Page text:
For a brief moment as I prepared to leave for France, I imagined reinventing myself on a foreign continent as An Artist. But it didn’t last, because I knew I didn’t have the true artist’s soul. I wasn’t risky or imaginative or experimental. I liked to be safe. Even as a kid, I didn’t take paint and just go “Sploosh!” to see what happened. I didn’t try new things much, or let art take shape on its own. I wanted things to be just so. That’s why I so loved my coloured pencils: the colour went only exactly where I put it. Even now, paint scares me in its uncontrollableness.

Most of the drawing I do nowadays is on the blackboard (or whiteboard) at school. The kids love it when I draw things to illustrate a point, especially when they turn out terrible. They still sometimes tell me I’m a good draw-er, which makes me smile. And I enjoy watching my own children do art, with their natural creativity.

homemade Pokemon
These are a few of E’s homemade Pokémon. He makes up their names and powers.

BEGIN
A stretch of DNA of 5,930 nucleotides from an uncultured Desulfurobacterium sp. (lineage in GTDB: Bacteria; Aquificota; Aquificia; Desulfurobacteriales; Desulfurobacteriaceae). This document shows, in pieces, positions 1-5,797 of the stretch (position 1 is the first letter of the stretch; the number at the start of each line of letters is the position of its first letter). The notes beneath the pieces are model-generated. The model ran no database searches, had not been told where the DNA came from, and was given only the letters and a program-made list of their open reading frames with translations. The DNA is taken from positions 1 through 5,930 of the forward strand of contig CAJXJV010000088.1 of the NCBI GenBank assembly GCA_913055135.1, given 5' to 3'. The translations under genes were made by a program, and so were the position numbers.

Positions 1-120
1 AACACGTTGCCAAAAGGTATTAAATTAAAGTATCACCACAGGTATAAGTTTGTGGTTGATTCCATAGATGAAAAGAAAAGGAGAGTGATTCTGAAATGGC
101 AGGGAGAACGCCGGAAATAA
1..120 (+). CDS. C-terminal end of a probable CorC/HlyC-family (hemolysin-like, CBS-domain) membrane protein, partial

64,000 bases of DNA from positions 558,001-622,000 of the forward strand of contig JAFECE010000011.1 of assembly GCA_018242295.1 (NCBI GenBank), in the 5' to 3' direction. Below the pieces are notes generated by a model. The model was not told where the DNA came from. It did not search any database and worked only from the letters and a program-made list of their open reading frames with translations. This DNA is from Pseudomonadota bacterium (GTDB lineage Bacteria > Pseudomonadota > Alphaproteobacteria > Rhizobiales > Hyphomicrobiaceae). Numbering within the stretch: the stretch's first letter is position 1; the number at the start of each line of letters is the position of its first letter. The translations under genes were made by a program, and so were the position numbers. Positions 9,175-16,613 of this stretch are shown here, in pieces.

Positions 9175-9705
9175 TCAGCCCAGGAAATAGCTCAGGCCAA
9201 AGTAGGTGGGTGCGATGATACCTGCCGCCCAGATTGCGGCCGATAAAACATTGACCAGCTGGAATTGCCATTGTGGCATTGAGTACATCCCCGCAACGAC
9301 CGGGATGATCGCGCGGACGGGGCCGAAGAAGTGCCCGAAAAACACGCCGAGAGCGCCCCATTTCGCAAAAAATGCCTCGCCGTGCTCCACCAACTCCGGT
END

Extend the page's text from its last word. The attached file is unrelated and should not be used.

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And here is a mixed-media piece AB made with, paper, wood, glitter, stickers, re-directed mail, plastic packaging, and utmost confidence.

For those readers with the visual art gift: could I come watch you make art sometime?

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P.S. If you noticed that Day 3 didn’t occur on the third day, here’s an oh-so-artistic meme I created to represent my feelings just prior to midnight last night:

deleted-a-whole-post-by-accident-but-im-totally-fine-with-it-said-no-blogger-ever-892ec

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7 thoughts on “5-Day Artist Challenge, Day 3: Visual Art

  1. Skye says:

    Where do Subway sandwich artists fall into this metaphor? ? Also, it’s time I said good work getting back into the blogging routine.